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In this century, Memorial Day, a civic holiday, has gained an almost religious tinge. That last Monday in May is meant, of course, to honor the dead of this country’s wars and has a history that goes back to the period after the Civil War when, thanks to the bloodshed of that conflict, America’s first national cemeteries were created. A century and a half later, the president regularly goes to Arlington National Cemetery and places a wreath on the Tomb of the Unknown Soldier. Donald Trump did so, maskless in the midst of a pandemic nightmare, in 2020 and Joe Biden did so in 2021, the day after the anniversary of his son Beau’s death. (Beau served a year as a National Guardsman in war-torn Iraq.)
Addressing “our fallen heroes” and their families, who “live forever in our hearts — forever proud, forever honorable, forever American,” President Biden hailed the American war dead as “the sentinels of liberty, defenders of the downtrodden, liberators of nations.” He then added, “And still today, Americans stand watch around the world, often at their great personal peril… They did not only die at Gettysburg or in Flanders Field or on the beaches of Normandy, but in the mountains of Afghanistan, the deserts of Iraq in the last 20 years.” Later, he offered another quite explicit list of where those “fallen heroes” actually fell: “The Americans of Lexington and Concord, of New Orleans, Gettysburg, the Argonne, Iwo Jima and Normandy, Korea and Vietnam, Afghanistan and Iraq.”
But when you think about it, the all-American conflicts that followed World War II’s D-Day (Normandy) haven’t exactly been the tales of liberty, heroism, and glory that Biden hailed. Instead, they’ve been interventions from hell that, Vietnam aside, the American people largely neither supported nor protested, but paid remarkably little attention to.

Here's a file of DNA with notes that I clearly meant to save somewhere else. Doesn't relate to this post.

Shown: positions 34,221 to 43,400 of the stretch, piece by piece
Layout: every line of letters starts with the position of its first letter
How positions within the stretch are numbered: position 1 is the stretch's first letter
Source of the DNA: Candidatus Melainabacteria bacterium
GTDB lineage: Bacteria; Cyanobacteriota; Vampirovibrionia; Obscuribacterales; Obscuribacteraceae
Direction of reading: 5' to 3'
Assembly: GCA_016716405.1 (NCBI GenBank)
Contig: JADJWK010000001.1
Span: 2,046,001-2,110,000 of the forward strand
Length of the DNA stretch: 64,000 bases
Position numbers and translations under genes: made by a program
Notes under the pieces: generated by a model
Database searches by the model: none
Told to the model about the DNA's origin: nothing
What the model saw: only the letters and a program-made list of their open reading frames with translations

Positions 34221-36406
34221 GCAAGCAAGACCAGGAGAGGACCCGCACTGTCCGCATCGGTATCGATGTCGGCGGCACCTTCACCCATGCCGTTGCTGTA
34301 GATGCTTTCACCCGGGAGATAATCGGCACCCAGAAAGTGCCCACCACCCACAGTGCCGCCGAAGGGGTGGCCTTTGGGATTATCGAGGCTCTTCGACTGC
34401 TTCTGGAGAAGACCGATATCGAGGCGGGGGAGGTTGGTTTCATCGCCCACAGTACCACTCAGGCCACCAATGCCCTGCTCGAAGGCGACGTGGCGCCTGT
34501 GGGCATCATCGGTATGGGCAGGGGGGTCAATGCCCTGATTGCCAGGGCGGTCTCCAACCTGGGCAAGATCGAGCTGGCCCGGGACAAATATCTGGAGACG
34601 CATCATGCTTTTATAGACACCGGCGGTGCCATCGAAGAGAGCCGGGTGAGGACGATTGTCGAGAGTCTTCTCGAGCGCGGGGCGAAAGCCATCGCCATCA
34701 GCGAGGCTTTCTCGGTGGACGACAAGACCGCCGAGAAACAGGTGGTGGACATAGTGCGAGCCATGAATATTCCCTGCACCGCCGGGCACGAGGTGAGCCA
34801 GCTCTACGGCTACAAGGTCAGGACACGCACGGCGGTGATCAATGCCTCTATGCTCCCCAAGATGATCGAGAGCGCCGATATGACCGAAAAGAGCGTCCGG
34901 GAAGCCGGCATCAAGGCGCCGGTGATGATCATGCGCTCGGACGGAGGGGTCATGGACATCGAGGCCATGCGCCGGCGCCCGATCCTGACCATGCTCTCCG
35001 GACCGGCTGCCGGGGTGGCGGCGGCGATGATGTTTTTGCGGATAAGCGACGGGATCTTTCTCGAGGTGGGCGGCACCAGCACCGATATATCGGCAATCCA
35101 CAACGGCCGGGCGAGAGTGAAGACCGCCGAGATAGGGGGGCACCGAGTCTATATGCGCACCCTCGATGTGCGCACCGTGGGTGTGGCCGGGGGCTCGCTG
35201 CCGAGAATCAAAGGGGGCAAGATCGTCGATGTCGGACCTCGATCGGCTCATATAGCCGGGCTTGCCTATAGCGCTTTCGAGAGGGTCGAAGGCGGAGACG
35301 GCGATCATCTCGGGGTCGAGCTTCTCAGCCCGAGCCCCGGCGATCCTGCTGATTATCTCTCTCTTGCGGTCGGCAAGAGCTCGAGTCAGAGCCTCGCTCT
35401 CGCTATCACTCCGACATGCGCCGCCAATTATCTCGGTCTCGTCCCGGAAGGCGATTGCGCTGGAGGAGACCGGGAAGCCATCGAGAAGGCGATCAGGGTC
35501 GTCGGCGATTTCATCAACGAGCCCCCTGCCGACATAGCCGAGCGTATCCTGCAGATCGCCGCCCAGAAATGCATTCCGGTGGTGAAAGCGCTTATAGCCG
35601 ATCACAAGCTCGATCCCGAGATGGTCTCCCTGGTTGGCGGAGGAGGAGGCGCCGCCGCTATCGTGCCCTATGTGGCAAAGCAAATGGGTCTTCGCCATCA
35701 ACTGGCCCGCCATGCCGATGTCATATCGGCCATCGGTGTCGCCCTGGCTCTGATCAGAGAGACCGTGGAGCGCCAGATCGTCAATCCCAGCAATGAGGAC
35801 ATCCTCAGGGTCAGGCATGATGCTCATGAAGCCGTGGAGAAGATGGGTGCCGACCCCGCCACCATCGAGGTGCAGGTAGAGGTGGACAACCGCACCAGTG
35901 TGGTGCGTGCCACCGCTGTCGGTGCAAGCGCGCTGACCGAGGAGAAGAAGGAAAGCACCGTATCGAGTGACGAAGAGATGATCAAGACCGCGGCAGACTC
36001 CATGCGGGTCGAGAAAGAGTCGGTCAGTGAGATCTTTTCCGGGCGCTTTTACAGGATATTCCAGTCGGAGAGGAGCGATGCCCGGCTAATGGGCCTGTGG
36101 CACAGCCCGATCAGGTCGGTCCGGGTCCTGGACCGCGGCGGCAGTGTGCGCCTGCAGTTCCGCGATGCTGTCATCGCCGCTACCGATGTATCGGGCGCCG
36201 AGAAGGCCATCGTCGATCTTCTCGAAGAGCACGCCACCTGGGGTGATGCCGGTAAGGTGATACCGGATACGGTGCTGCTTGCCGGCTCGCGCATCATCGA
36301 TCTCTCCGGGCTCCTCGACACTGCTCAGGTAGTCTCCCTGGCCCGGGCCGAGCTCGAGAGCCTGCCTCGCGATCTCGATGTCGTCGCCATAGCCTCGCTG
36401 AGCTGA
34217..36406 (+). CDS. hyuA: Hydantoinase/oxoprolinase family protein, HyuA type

Almost all of them were, in one fashion or another, failed wars that left startling numbers of innocent civilians dead, squandered trillions of taxpayer dollars needed at home, unsettled significant parts of the planet, and in this century helped spread terror outfits across the Greater Middle East and Africa. In short, they were wars that, in terms of democracy, liberty, and justice, were horrors of the first order and nothing faintly to be proud of.
Today, TomDispatch regular, historian, and war correspondent Nick Turse, author of a riveting account of one of those American wars from hell, Kill Anything That Moves, considers a subject we don’t often think about — the way such wars and other conflicts around the world are now producing what he all too accurately calls “war porn” in our overly electronic moment. As I read his piece, I couldn’t help thinking that, given a Pentagon budget that never goes anything but up and wars that never go anything but down, Memorial Day (like those endless flyovers of sports events by the U.S. Air Force) has, in my lifetime, become a kind of war porn all its own. Tom